Male habitus, Fig. 1 View FIGURES 1 – 6. 1 . Female habitus, Fig. 3 View FIGURES 1 – 6. 1 . Length 5.1–6.9mm.

Head. Not sexually dimorphic. Parafacial silvery white (male without the silvery reflective sheen found in the males of some Myiopharus   species). Fronto-orbital plate concolorous with parafacial or with golden tinge. Genal groove yellowish orange when viewed from certain angles. Aristomere 3 mostly yellowish brown, rest of antenna mostly black. Maxillary palpus yellow apically, darker basally. Eye moderately to densely haired, 0.74–0.80 head height (m= 0.77, n= 10 in male; m= 0.77, n= 10 in female). Flagellomere 1 slender, ending well above vibrissa, 3 times longer than wide. Vertex broad in both sexes, at narrowest point 0.32–0.38 head width (m= 0.35, n= 10 in male; m= 0.35, n= 10 in female). Aristomere 1 short. Aristomere 2 scarcely longer than wide. Aristomere 3 slightly longer than flagellomere 1, evenly tapered to tip. Fronto-orbital plate with 5–8 frontal setae and 1 strong reclinate inner orbital seta that is subequal in size to outer orbital setae; lowermost frontal seta about level with apex of pedicel. Two strong proclinate outer orbital setae in both sexes. Ocellar seta somewhat thin. Outer vertical seta varied from slightly to well developed, larger than setae of postocular row. Inner vertical setae strong, parallel to one another or slightly convergent. Parafacial bare, noticeably wider than width of flagellomere 1. Facial ridge with setae and decumbent hairs decreasing in size dorsally, haired on less than half of its length. Vibrissa situated above lower margin of head. Lower facial margin not protruding beyond vibrissal angle when viewed in profile. Maxillary palpus clavate. Prementum and labella about as long as flagellomere 1.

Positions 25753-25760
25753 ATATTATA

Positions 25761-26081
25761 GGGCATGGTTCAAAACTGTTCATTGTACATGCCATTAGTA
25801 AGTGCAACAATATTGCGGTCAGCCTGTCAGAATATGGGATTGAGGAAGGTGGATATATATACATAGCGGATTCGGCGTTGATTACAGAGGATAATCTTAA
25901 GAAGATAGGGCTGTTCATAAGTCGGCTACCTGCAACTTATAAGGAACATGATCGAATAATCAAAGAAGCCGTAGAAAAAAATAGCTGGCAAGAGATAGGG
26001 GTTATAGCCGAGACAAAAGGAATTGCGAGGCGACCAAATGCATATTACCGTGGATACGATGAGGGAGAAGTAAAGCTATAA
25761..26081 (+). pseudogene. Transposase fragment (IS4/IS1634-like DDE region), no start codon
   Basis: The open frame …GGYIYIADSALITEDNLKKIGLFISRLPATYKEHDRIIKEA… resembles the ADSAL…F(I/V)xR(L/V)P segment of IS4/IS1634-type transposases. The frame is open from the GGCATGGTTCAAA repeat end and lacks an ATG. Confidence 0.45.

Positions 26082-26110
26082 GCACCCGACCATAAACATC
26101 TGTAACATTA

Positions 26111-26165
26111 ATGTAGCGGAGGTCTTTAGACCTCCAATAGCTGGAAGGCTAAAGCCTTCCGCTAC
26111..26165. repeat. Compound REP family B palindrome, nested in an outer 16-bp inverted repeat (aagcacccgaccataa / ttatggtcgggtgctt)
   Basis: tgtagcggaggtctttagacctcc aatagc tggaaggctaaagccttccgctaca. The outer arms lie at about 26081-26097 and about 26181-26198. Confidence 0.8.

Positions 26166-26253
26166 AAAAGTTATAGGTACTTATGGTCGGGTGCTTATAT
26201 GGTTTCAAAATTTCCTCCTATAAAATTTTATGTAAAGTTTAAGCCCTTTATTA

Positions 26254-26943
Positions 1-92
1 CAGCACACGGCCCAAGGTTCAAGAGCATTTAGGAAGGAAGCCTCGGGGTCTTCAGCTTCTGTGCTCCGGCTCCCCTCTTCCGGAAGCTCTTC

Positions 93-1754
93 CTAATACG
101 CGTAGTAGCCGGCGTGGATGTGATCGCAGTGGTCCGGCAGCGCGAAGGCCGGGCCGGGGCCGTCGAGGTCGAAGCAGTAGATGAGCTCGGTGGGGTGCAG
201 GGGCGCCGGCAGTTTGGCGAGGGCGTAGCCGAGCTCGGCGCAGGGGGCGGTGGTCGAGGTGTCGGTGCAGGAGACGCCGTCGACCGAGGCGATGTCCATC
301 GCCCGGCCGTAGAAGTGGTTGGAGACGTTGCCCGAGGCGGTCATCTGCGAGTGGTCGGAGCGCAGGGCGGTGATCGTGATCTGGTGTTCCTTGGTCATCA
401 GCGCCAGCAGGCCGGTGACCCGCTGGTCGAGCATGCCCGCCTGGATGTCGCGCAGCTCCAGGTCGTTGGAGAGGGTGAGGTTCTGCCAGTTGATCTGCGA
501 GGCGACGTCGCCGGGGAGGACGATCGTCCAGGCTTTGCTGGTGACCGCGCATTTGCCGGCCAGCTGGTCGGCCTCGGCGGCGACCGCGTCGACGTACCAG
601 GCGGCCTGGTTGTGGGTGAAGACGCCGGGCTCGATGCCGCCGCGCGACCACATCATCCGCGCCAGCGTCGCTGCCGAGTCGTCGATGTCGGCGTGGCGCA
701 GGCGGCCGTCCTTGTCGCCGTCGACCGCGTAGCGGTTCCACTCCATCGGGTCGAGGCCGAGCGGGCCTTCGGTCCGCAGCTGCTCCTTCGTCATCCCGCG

Thorax. Black in ground color, dorsum not sexually dimorphic and with moderate white pruinosity (appearing gray against black ground color) except for 4 black vittae, inner pair of vittae thin and continuous across transverse suture, outer pair broad and interrupted anterior to suture. Legs black in fresh specimens, faded to reddish black in older museum specimens. Prosternum usually sparsely haired, rarely bare (ca. 10 % of specimens). Postpronotum with 3 setae arranged in a triangle. Three postsutural acrostichal setae. Three postsutural dorsocentral setae. First postsutural supra-alar weak. Katepisternum with 2 strong setae and usually a weak third seta just below and behind anteriormost seta; in male densely setose medially in front of mid coxa, female with an even denser tuft of closely appressed, parallel-sided, and somewhat blunt-tipped setae in this area ( Fig. 6 View FIGURES 1 – 6. 1 ). Mid coxa without modified setae. Mid tibia with 1 strong anterodorsal seta. Hind tibia with anterodorsal setae uneven in length and not closely spaced. Tarsal claws not longer than 5 th tarsomere. Upper and lower calypters white and often with slight yellowish tinge. Wing vein R 4 + 5 dorsally with 1 to several hairs at base. Vein M smoothly curved at bend and ending anterior to wing tip. Scutellum with 1 pair of widely spaced discal setae, a pair each of well developed basal, lateral and divergent subapical setae (subapicals strongest followed by basals and then laterals), and a pair of crossed apical setae that are subequal to discal setae.